Friday, 10 March 2017

Review: Some Desperate Glory, by Edwin Campion Vaughan

As a rule, modern history isn’t my thing, but I was given this book, a British soldier’s diary from 1917, as a gift.

The author is a junior officer entering the war (and the trenches) for the first time. As well as being an enthusiastic, likeable fellow, Edwin Campion Vaughan is also a very engaging writer.

From January to August, almost every day has an individual entry. There’s a natural descent from the excitement at the prospect of doing one’s bit into the horrendous reality of one of history’s worst wars.

The sudden eclipse of anticipation by panic and fear is matched only by the touching humanity of Vaughan and the nightmarish latter entries. There’s a peculiarly persistent decency throughout regarding his view of the Germans. When he marches past a dead German being chewed upon by a cat, he has it shooed away, and when returning the same way and finding the mog returned has it shot.

The sheer arbitrary nature of death in World War One is brought home right from the off (Vaughan narrowly escapes death at a sniper’s hand when he slips and falls over, a bullet flying where his head should’ve been). Shells exploded where they may, machine-guns and snipers ever on alert. It’s a stark contrast (and, counter-intuitively), far worse than the ancient warfare I usually read about, where the enemy is often several thousand strong, in an army and fought at close quarters. In the First World War, death could come at any moment without a real chance to protect oneself.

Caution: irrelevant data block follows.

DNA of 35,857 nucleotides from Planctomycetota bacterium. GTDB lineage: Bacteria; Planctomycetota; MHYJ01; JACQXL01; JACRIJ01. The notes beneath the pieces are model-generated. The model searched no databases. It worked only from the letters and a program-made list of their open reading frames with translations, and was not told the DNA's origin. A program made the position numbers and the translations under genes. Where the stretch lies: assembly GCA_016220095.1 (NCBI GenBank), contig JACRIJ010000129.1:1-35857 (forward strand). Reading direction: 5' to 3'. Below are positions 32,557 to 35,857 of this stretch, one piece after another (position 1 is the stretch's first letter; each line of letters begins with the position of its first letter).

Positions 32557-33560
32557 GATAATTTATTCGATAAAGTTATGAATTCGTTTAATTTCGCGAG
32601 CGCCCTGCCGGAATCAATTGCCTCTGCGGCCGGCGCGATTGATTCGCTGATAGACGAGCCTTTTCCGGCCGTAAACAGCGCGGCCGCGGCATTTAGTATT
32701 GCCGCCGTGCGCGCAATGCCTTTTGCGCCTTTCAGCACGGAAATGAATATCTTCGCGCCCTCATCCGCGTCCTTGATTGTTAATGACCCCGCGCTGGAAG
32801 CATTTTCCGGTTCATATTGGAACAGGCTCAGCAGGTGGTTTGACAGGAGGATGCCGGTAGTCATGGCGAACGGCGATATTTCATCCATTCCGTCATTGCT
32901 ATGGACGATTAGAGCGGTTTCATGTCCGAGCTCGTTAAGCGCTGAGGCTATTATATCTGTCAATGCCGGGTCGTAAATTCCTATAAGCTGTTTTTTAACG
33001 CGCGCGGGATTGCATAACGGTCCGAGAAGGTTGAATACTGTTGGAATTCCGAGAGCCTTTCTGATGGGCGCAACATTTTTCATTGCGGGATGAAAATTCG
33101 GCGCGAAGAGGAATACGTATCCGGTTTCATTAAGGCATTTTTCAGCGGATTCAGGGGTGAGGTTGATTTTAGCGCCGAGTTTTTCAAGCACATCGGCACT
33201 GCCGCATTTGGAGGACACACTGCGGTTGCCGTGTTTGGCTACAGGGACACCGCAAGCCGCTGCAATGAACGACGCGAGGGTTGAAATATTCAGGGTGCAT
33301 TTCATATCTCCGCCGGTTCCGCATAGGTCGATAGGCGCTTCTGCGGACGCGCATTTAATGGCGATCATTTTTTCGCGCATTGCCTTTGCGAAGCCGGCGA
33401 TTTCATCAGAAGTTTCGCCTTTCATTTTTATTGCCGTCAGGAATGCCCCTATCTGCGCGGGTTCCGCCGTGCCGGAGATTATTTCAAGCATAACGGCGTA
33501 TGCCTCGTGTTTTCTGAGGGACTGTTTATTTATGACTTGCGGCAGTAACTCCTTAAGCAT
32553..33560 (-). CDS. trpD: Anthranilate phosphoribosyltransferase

Amidst the terrible conditions and danger, there are lighter moments, and it’s heartening to see that Vaughan and his comrades managed to keep their spirits up despite the horrors of their day-to-day lives. The part of France in which he found himself has been wrecked by years of warfare, riddled with shattered villages and the land scarred by shell holes (handy for shelter, in a pinch).

I found it very engaging, poignant and incredibly sad. If you’re seeking an unvarnished description of life in the trenches, with all the woe, levity and human spirit it entailed, this is the book for you.


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